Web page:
Hunting Destinations

Information regarding aviation friendly destinations and airfields.

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Re: Hunting Destinations

Unread post by Induna » Wed May 10, 2017 1:34 pm

Winchman,

the picture of you at the Oryx has been done properly, well done! As a registered Dedicated Hunter and Sport Shooter one of the things that we have been taught is how to hunt in ethical ways as well as showing respect for the animal you just shot.

One of the ways of showing respect for the animal is to present it in a honorable and ethical way before you snap a picture. You tuck its paws neatly under him, clear all areas where animal blood may be seem on the picture, etc. This was done properly and as you can see, it just look right...

Fly (and hunt) safe!!

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Re: Hunting Destinations

Unread post by TikkaT3 » Wed May 10, 2017 1:36 pm

Nice pics Winchman.. You have the right attitude and most hunters share that attitude, unfortunately there are indeed some who taint hunting and you're correct in calling those who do that "shooting" not hunting. That Gemsbok sure has tasty meat, I live on game meat. I can't recall when last I've bought a steak from the Spar, my deep-freeze is full of lean game and myself and the missus both enjoy it. I sometimes do crave a skaap-choppie and that's about all that I buy.

Don't worry about the vegan "higher than thou" attitude and playing the man not the ball, that's just how it is, you can be objective and let them live as they do but they are prejudice to everyone who eats meat. Apollo has probably only told 10 people that he's vegan today and needs to hit his goal of telling 15 a day.
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Re: Hunting Destinations

Unread post by Winchman » Wed May 10, 2017 1:39 pm

Thanks Jaques and Tikka

Never been particularly fond of lentils myself and hemp is scratchy :roll:
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Re: Hunting Destinations

Unread post by apollo11 » Wed May 10, 2017 1:41 pm

A nerve yes, I once saw an animal shot by a couple hunters that suffered horribly, and they thought it terribly funny.
Over the years saw some other totally unnecessary killing.

Look if you need to hunt for pure survival in a very far away from civilization location I get that, but modern apparent civilized people living in modern cities?

Those stunning pics minus the poser next to the dead animal, imagine how more fantastic if the animal still lived. Why the heck just not have shot the animal with more great photo's?

We are all different on our moral ground and respect for non human life.

Logic for killing is when your life is gravely threatened, no more no less.

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Re: Hunting Destinations

Unread post by Winchman » Wed May 10, 2017 1:57 pm

apollo11 wrote:A nerve yes, I once saw an animal shot by a couple hunters that suffered horribly, and they thought it terribly funny.
Over the years saw some other totally unnecessary killing.

Look if you need to hunt for pure survival in a very far away from civilization location I get that, but modern apparent civilized people living in modern cities?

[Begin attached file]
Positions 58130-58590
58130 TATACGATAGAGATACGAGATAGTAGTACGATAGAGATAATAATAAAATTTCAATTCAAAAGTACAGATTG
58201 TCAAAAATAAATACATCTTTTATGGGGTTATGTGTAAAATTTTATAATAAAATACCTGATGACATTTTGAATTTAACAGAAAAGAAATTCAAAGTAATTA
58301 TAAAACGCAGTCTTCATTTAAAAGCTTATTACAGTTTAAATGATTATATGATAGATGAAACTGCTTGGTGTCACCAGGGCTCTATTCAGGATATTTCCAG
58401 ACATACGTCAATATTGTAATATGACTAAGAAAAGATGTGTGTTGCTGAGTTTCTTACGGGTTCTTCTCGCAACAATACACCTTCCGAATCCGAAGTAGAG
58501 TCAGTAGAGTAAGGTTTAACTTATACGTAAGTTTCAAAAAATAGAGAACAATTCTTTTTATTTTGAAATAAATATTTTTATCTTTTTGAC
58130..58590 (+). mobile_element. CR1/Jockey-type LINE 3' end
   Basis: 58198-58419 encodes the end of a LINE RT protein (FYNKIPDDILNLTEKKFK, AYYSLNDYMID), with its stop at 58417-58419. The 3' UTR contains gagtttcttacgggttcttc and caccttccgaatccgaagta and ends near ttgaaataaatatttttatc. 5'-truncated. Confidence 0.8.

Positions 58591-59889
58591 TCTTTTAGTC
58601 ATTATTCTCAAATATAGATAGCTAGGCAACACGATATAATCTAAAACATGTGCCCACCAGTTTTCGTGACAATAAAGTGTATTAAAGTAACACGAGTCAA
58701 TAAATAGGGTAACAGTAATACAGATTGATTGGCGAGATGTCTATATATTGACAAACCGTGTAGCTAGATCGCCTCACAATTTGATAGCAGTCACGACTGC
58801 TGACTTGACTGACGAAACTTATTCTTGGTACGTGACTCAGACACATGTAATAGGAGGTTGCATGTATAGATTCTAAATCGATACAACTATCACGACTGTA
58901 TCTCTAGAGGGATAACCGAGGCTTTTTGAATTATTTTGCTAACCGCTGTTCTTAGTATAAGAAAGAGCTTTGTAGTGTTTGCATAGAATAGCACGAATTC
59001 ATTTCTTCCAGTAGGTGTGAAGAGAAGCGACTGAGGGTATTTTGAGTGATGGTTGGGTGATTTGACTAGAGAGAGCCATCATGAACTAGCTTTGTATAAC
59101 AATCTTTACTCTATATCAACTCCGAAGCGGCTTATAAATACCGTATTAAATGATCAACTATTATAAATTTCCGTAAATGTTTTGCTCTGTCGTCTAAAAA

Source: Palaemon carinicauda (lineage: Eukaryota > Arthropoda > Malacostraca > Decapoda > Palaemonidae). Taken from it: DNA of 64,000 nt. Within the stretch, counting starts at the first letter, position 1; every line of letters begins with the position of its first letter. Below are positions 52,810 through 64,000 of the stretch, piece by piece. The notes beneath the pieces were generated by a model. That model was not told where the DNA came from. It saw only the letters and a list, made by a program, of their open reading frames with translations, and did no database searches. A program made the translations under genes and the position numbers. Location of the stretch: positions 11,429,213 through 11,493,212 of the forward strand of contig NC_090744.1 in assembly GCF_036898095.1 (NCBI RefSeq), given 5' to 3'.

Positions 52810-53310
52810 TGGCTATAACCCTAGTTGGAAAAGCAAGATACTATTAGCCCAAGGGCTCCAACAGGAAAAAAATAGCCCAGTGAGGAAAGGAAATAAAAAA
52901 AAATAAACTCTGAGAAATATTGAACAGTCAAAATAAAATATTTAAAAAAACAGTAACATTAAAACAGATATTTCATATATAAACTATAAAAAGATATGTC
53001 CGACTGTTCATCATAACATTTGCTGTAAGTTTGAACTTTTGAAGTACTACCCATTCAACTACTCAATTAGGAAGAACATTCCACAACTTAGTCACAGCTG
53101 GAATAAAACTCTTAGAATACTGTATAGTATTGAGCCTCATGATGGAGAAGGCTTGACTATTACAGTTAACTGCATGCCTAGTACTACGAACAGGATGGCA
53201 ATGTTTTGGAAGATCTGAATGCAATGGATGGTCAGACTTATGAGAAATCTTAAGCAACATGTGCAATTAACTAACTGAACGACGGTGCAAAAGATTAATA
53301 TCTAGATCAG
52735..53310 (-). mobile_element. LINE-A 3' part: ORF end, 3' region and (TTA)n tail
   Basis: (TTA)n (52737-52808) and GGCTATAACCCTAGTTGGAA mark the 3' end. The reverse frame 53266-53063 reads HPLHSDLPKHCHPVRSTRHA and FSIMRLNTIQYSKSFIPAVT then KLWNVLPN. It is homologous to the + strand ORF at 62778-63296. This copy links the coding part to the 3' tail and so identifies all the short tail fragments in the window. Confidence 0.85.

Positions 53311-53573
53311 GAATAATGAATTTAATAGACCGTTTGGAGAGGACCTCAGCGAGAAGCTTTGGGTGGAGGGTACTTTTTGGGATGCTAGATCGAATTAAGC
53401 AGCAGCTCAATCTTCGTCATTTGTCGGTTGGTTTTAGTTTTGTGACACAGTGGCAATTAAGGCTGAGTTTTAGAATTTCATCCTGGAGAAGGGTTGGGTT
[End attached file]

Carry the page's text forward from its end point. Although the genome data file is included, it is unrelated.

Those stunning pics minus the poser next to the dead animal, imagine how more fantastic if the animal still lived. Why the heck just not have shot the animal with more great photo's?

We are all different on our moral ground and respect for non human life.

Logic for killing is when your life is gravely threatened, no more no less.

Back to aviation for me
Apollo you threw the stones not us. I gave you the opportunity to engage maturely. I respect your feelings over the animal that was badly killed and the flippancy of those that laughed at it. I deplore that as much as you do. I made that clear in my statement. Ethical hunting, and in fact the ethical consumption of any animal product not only food, has to be based first and foremost on respect.

Civilisation is not necessarily depicted by cities and the like as you say, since that is a fundamental part of our problem. Cities foster and encourage wholesale consumerism which is vastly more damaging to the environment as a whole, and is by far and away responsible for far more animal suffering than hunting.

We are created as meat eaters. it is a fundamental part of our makeup, physiology and psychology. It is not a habit or a luxury but is integral with being human. We are omnivores. If you choose to not eat meat, that is absolutely fine by me and I do not condemn or criticise regardless of the reason, however I am sure that you supplement your diet with other forms of protein? Often dressed up to look like meat? soya mince as an example. I have seen and eaten with vegan friends, soya mince, soya patties, soya sausage and soya prawns. Now if we were not meant to eat meat, why would we need that? And why make it pretend to be meat? He used to sneak out over to my place from time to time for a protein shot and braai an ostrich steak with me. :lol: His wife became quite ill over time by the way and when she was properly assessed, the doctor told her to get red meat back into her diet and she came right very quickly.